Milan is the most European city in Italy. The multitude of events in recent years, including obviously the Expo 2015 and the ongoing architectural transformation of the city, have radically changed the capital of Lombardy which it would be considered like a European capital. We can draw a route that gives some tips for the tourist who wants to discover the sites that have changed the city.
You can start from Piazzale Cadorna, recognizable by its square with the sculpture Needle, Thread and Knot by Claes Oldenburg that reminds us of what is above Milan in the way: the capital of Italian fashion.
In a few minutes from there we can go to the Triennale, which always offers exhibitions and cultural activities, or to Sempione Park, the biggest park in downtown. A charming walk to get to the new district of Porta Nuova starts from Piazza Cairoli, then through Via Dante, Piazzale Cordusio and continuing for Corso Garibaldi, one of the main streets of the center. Here we can stop and enjoy a glass of wine at the historic Moscatelli winery, having a snack at Princi (www.princi.it) or continuing till to reach some posh bars like the Bar Radetzky.
At the end of Corso Garibaldi in Piazza XXV Aprile, we arrive in Corso Como, the historic center of the trendy nightlife of Milan, and now become a pedestrian area. At this point we are at Piazza Gae Aulenti, under the Unicredit Tower, the tallest skyscraper in Italy, created by argentine architect Cesar Pelli. The square is the main center of the new Porta Nuova district.
Launched in 2009, the new district, which involved the area between Porta Garibaldi, the neighborhood Island and the former railway station also known as “the Varesine,” has turned the area into a new city meeting point and a very popular tourist destination. Here there is a permanent installation of 23 “trumpets” golden artist Alberto Garutti that, connected by underground to the surface plans, allow you to hear the sounds of the underground.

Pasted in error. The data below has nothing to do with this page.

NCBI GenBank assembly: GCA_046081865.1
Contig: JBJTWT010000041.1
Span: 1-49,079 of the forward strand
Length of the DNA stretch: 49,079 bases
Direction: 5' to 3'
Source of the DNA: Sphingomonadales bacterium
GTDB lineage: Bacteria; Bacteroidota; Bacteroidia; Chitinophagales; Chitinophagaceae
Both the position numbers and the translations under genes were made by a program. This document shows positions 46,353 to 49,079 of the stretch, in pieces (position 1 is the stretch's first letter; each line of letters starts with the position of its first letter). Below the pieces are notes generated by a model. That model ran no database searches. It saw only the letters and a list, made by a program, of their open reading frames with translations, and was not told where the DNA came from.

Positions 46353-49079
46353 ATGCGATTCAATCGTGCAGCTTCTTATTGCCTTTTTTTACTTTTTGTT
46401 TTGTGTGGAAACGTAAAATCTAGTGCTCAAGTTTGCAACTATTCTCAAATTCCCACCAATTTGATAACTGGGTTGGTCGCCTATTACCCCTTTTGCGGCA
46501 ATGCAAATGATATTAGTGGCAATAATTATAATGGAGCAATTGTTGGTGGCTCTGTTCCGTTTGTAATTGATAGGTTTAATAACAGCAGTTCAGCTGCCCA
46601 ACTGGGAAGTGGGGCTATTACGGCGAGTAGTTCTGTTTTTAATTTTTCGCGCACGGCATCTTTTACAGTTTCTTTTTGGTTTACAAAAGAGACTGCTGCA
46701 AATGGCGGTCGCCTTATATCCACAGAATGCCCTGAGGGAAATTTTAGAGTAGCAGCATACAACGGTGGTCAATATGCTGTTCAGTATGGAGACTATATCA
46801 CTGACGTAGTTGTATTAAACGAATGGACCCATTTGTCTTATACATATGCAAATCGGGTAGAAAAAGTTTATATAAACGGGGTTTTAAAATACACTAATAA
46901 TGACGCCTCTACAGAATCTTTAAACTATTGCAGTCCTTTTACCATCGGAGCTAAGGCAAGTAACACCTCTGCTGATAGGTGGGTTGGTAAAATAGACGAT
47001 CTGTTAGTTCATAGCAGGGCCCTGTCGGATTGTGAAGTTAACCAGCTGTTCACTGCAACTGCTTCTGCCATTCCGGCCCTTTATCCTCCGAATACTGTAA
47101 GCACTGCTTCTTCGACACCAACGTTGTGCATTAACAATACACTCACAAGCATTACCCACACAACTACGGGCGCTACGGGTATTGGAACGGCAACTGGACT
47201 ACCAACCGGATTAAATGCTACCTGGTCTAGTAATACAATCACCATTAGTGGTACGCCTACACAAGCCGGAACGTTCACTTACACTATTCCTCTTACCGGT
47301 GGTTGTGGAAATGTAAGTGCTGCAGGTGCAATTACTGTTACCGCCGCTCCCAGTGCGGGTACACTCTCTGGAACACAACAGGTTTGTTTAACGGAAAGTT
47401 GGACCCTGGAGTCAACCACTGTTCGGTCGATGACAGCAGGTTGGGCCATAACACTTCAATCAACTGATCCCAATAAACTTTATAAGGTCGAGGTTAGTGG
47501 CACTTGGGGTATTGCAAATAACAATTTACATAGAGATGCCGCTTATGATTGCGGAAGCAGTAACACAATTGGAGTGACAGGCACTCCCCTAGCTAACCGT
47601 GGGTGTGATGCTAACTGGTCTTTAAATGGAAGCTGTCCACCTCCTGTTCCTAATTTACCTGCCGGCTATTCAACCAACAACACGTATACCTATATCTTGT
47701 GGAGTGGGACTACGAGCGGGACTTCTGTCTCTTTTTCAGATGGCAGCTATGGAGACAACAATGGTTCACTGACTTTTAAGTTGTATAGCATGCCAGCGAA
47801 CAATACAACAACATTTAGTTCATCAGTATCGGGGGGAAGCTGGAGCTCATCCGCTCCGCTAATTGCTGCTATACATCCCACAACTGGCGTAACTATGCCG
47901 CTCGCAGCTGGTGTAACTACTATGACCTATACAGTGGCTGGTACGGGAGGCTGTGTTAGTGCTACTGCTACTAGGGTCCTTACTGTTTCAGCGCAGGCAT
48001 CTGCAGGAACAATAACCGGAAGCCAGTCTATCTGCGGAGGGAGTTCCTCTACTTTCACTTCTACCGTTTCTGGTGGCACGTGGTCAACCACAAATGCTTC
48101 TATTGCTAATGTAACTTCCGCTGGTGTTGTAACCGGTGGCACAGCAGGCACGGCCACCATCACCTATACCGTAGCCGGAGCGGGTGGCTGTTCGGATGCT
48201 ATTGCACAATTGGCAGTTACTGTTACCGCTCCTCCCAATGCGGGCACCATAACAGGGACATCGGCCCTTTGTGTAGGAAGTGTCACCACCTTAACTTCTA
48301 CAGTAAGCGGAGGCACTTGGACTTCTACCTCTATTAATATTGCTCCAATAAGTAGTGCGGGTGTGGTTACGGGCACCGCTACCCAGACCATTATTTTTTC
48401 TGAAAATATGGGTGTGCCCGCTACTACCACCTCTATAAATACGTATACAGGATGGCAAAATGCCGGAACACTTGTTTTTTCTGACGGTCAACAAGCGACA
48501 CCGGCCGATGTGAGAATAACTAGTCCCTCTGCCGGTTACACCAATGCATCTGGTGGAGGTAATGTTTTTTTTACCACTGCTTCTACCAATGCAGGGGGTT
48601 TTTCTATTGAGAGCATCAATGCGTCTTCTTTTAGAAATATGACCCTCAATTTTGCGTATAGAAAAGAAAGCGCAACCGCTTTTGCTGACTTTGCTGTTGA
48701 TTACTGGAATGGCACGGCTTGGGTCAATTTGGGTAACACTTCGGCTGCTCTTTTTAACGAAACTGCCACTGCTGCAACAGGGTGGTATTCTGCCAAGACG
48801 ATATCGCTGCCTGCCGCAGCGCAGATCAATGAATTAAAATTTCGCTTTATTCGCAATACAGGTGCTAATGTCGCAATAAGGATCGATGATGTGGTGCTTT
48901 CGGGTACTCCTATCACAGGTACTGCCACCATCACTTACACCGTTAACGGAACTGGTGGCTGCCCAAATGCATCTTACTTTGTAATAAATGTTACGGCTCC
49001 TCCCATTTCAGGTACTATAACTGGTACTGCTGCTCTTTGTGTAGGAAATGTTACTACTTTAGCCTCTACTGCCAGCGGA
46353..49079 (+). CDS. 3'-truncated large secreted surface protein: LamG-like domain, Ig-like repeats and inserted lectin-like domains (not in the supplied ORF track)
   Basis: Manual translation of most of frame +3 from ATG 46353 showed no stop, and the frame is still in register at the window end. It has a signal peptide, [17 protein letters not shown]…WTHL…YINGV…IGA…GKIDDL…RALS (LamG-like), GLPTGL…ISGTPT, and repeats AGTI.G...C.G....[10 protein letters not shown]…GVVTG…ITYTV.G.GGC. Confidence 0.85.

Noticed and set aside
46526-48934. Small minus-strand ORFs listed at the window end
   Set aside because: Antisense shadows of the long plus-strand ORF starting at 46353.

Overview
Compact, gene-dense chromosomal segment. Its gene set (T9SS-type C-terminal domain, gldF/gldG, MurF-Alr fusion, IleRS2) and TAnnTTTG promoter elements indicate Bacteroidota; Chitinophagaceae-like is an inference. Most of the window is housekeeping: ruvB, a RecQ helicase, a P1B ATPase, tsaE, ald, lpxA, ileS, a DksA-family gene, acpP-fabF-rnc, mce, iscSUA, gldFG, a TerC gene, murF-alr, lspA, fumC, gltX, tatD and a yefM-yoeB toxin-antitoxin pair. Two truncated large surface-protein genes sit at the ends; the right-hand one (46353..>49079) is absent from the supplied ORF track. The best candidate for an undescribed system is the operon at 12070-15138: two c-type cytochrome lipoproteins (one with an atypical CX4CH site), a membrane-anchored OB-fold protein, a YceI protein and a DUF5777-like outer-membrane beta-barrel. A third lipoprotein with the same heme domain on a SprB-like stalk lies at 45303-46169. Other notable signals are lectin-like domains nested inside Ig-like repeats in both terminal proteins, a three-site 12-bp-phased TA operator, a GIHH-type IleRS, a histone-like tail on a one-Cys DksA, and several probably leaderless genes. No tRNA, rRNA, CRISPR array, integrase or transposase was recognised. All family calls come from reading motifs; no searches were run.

Also on the square we can enjoy a good coffee at Café Illy or get into Feltrinelli RED, a bookshop with a snack area, where we can take a break reading a book or a newspaper and enjoying a good meal. Crossing the square we are heading to Unicredit Pavilion (www.unicreditpavilion.it), the new multi-purpose meeting space which hosts classical and jazz concerts, exhibitions and theater, and has become a new landmark for the Milanese culture.
Continuing towards the Isola district, leaving behind at the square, we can see the towers of the Bosco Verticale, designed by the architect Stefano Boeri and winner in 2014 of the prestigious International Highrise Award for the most beautiful skyscraper in the truly unique architectural.
These residential towers have in their own structure 900 trees (each of which is top three, six or nine meters) and more than 2,000 plants including a wide variety of flowering bushes and plants distributed on the facades of the two buildings depending solar exposure. Crossing the district and heading towards the Isola neighborhood, we reach the Palazzo Lombardia, the new headquarters of the Region and the creation of the famous study by New York architects Pei Cobb Freed & Partners.
The walk is coming to the end at the Diamond Tower, a big diamond irregular glass geometry which stands out as an icon of Milan’s new skyline. But, if you keep walking for a few minutes, near the Central Station, there is the Pirelli skyscraper. Built in 1960 by the famous Italian architect Gio Ponti, the tower, called “The Pirellone”, is a true icon of the city that reminds us that today the Milan It is based on its past history.